His manner was open, his brown eyes friendly and unthreatening. He seemed like just a regular guy, albeit very, um . . . attractive and masculine. I could see how easily he could use his charm and looks to suck people into liking him. A perfect skill for a security expert.

But he wasn’t fooling me. Anyone could affect a demeanor that made them seem nice—didn’t mean they actually were. As head of security, he probably trained his employees on how to disarm people’s mistrust: act approachable and put on a big, sincere smile.

“Nice to meet you.” I purposely avoided introducing myself, figuring the less he knew about me, the better. Tearing off a piece of the chocolate frosted donut on my plate, I popped it in my mouth so I had an obvious reason for not saying more.

“Good donuts?” he asked, obviously trying to put me at ease so I’d give up the information he wanted. 

I was so onto him. 

Wait. Did he say donuts, plural? As in, more than one? Was he asking a general question—or did he know this was my second donut today? My face flushed. Did he know I’d had two at every continental breakfast this week? Okay fine, yesterday I had three, but the third one hardly counted because I took it with me to have later. 

Did continental breakfast have limits? Fair share rules? Donut allotments? Did the rich do continental breakfast differently than the rest of us?

 I nodded and swallowed the bite of donut. “Delicious. Best donuts in the world,” I said, as though it totally explained my gluttony just in case he was aware of it. I almost added, I can’t stop eating them, but realized in the nick of time that it made me sound a bit unhinged even though it was the truth.

Let me clarify. These donuts weren’t those boxed, store-bought numbers you get at cheap motel breakfasts. You know, the kind with frosting that looks and feels like sprayed-on wax, especially the chocolate ones. No, these were obviously made fresh every morning. Sometimes they were still a little warm. Each one was light and pillowy, covered in buttercream frosting or sweet sugar glaze that made it impossible not to lick your fingers afterward in a desperate quest for just one more taste.

“So, I have to admit . . .” Drew said. “I’ve been trying to figure out what you’re up to. I came up with a couple of theories . . . But when I spotted you going in the side door this morning, well, that clinched it.”

My heart thudded against my ribcage. My hands started to sweat. He knew? He knew I was sneaking in? Shit, next he would want to know why I was doing it—and no way was I telling the truth. It would be too humiliating, not to mention, potentially illegal. I had to come up with a really good excuse, one that would make him shake his head in sympathy, pat me on the arm, and send me along with a simple warning not to do it again.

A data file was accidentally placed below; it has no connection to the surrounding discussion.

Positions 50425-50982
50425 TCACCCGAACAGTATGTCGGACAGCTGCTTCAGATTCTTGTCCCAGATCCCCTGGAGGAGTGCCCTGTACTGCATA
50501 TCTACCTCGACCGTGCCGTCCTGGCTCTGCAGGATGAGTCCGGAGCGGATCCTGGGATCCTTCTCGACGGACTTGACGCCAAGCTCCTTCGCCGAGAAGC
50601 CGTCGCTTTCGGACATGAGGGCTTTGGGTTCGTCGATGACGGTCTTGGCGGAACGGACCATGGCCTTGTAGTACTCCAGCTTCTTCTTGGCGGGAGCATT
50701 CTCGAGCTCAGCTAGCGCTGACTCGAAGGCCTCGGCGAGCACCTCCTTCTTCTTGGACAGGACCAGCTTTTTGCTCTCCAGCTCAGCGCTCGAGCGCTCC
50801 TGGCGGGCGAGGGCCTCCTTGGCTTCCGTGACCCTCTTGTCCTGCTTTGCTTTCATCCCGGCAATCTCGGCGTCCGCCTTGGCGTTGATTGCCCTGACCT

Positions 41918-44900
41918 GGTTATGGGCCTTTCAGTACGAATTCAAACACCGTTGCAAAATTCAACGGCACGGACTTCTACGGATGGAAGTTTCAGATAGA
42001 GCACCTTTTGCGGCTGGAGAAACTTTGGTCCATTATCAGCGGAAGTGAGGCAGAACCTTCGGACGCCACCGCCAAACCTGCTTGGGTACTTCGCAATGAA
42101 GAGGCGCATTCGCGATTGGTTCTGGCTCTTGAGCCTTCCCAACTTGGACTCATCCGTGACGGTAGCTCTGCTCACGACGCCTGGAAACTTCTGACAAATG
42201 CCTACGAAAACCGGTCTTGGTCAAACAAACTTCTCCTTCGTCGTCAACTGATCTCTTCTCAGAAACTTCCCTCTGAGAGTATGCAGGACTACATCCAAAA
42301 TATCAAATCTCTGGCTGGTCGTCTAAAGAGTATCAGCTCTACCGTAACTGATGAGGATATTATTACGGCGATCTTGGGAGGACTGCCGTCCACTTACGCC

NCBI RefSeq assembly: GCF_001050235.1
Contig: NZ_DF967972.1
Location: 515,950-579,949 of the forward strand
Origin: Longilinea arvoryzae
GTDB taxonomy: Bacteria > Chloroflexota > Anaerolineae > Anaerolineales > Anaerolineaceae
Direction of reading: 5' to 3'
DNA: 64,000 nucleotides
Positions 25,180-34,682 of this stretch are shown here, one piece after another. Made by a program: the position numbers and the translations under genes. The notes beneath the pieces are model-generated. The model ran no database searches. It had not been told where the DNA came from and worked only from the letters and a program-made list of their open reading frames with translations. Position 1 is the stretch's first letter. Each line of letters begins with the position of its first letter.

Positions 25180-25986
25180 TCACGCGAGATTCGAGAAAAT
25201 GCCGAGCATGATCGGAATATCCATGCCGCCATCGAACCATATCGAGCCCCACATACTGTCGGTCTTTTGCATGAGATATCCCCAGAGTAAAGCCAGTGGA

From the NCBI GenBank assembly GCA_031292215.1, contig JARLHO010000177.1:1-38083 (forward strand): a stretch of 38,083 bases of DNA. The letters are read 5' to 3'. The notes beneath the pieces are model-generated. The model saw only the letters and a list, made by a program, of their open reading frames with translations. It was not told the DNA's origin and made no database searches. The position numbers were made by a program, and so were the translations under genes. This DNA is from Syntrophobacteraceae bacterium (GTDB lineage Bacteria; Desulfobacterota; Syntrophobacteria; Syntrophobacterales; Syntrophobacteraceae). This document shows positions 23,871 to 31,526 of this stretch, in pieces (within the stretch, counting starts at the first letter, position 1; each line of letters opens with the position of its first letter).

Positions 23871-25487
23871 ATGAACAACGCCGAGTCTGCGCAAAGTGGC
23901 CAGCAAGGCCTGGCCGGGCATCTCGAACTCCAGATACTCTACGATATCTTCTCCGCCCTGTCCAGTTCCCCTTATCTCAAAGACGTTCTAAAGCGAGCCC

“I’m just having breakfast,” I said in a thin voice, trying to appear unfazed as I debated what response would garner the most empathy. 

“At a different hotel every day?” His gaze sharpened on mine.

Should I say I’d lost my job and didn’t have any money to buy food? Or that I was a college student and used every penny to make rent? Or, or—how about that I’d committed too much of this week’s paycheck to charity and had nothing left for myself. 

Okay, so that last one might be going a bit far.

My heart felt like it was about to crash through my chest wall, and for some reason, my mouth was refusing to work. I closed my eyes a brief second to regain control. Theft. You’re stealing from these hotels. What was the penalty for stealing? A monetary fine? Jail? Was taking breakfast considered grand theft? It didn’t seem to be on the same scale as stealing cars and boats and million dollar jewelry. 

Although these donuts, I had to admit, were pretty damn grand.

Drew sat back in his chair and crossed his arms over his chest. “I know exactly what you’re up to.”

I stared back at him, feeling like a guillotine was about to land on my neck. How could anyone so handsome be an executioner? 

“It’s because of my job,” I began, intending to explain how I was out of work and out of food. Once I made my case, I would get up and leave before he had time to check out my story. 

A slight smile turned up the corners of his mouth, and he held up one hand to stop me. “I know what you’re doing,” he said in a low voice. “You’re writing a review. You’re a reviewer.” 

It took a moment for my brain to register his words. A reviewer? He thought I was a reviewer? A reviewer! Giddy joy surged through me and I suppressed the urge to laugh. He thought I was reviewing the hotel—maybe even the breakfast. And yes! I was! Of course I was! I wrote reviews! I was a reviewer! A reviewer!

 “Guilty,” I said, beaming at him.